SCOTTSDALE, Ariz. — The breakout season Zach Green was waiting for contained the same frustrations.
The third baseman sizzled at Triple-A Sacramento, launching 25 home runs in just 252 at-bats. He posted a .380 on-base percentage, and while the numbers were inflated in the PCL last year, his look filled with helium.
He forced his way to the majors — finally — debuting in July, at age 25, seven years after being a prized third-round draft pick from Sacramento who skipped college for the Phillies.
Yet, even as reached the big time, he did so with a hip that bothered him throughout the season. He played through the lingering pain, but it got worse until it became clear he was going to be lying on an operating table on Sept. 16 rather than sitting in a major league dugout.
It was a second hip surgery for a player who admits “I definitely have a history of injuries.” Add wrist and elbow surgeries to the mix, and it makes sense why he was available following the 2018 season as a minor league free agent. Farhan Zaidi brought him home to Sacramento and kept him around following the hip surgery, which certainly helped the Giants’ chances of keeping the third baseman, who said there was “some” interest from other teams this offseason.
“Ending the year like that with injuries, it was just tough. I don’t know how my situation would have been [if I were healthy],” Green said Tuesday, a day after he announced himself in camp by crushing a home run. “I imagine it would have been different in the offseason if I had never gotten hurt. Who knows. But all I know is I was excited to come back here and they were excited for me to come back, too. Sometimes that’s all you need.”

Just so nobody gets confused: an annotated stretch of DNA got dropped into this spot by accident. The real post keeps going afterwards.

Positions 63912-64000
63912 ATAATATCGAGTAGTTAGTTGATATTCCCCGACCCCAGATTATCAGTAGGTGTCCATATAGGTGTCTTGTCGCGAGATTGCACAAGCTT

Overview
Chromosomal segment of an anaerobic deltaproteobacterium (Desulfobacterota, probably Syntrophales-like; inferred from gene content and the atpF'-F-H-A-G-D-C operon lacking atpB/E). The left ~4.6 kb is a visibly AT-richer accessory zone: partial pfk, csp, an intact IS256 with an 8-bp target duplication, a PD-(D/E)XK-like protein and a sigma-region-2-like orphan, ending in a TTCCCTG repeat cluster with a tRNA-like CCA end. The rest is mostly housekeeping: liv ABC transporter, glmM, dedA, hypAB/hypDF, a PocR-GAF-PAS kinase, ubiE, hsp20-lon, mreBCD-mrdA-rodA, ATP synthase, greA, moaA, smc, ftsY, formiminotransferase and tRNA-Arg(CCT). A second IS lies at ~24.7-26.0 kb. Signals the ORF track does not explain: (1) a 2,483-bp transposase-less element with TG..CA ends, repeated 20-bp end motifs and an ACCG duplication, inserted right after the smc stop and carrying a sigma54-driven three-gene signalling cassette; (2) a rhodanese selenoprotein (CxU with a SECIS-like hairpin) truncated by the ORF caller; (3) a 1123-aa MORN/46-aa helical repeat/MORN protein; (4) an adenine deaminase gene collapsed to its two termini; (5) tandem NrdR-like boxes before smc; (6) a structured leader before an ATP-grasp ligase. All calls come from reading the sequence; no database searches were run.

What Green needs is a healthy season to prove his body can hold up and his bat can translate to the big-league level. He was down for about three months after he went under the knife, rehabilitated, went through the everyday work of being able to move again and began preparing for a spring training for which he said he felt “about a month behind.”
“It never really felt like I had an offseason. Surgery in September, season’s still going on, been grinding ever since,” Green said.
The team has slow-played him, appearing in just his second game Monday, but his bat looked to be in midseason form. His fourth plate appearance of the camp saw him first take a tough Edwin Jackson slider a touch outside on a 1-2 count, then power a fastball the other way, easily clearing the right-center-field fence.
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“Green earned himself another pitch and obviously a pitch to drive,” Kapler said of the 1-2 take against the Arizona pitcher. “He’s flashed that power in the minor league level in the past. We want to give him an opportunity to show us that he can do it at this level as well.”
Green can prove himself if his body can stay upright. He said the hip “nagged” at him last season, and was sure to say he now feels great. He sounds a bit weary when he says that “pain is such a normalcy a lot of times in a baseball season”; he hasn’t been dealing with bruises but rather with serious ailments.
On the field and at the plate, it’s more of the same. His surge last season came from tunneling his vision, focusing on pitches in certain spots where he could do damage and taking the rest. His hip is improved, while his batting mindset is unchanged. Evan Longoria, while he is signed through 2022, is not the future of the Giants. A combination of good performances from the third basemen this season could clear a path for Green — if he remains off operating tables.
“I think that they believe in me,” Green said of the Giants. “And I definitely believe in this team and the path we’re taking. I think it’s going really well.”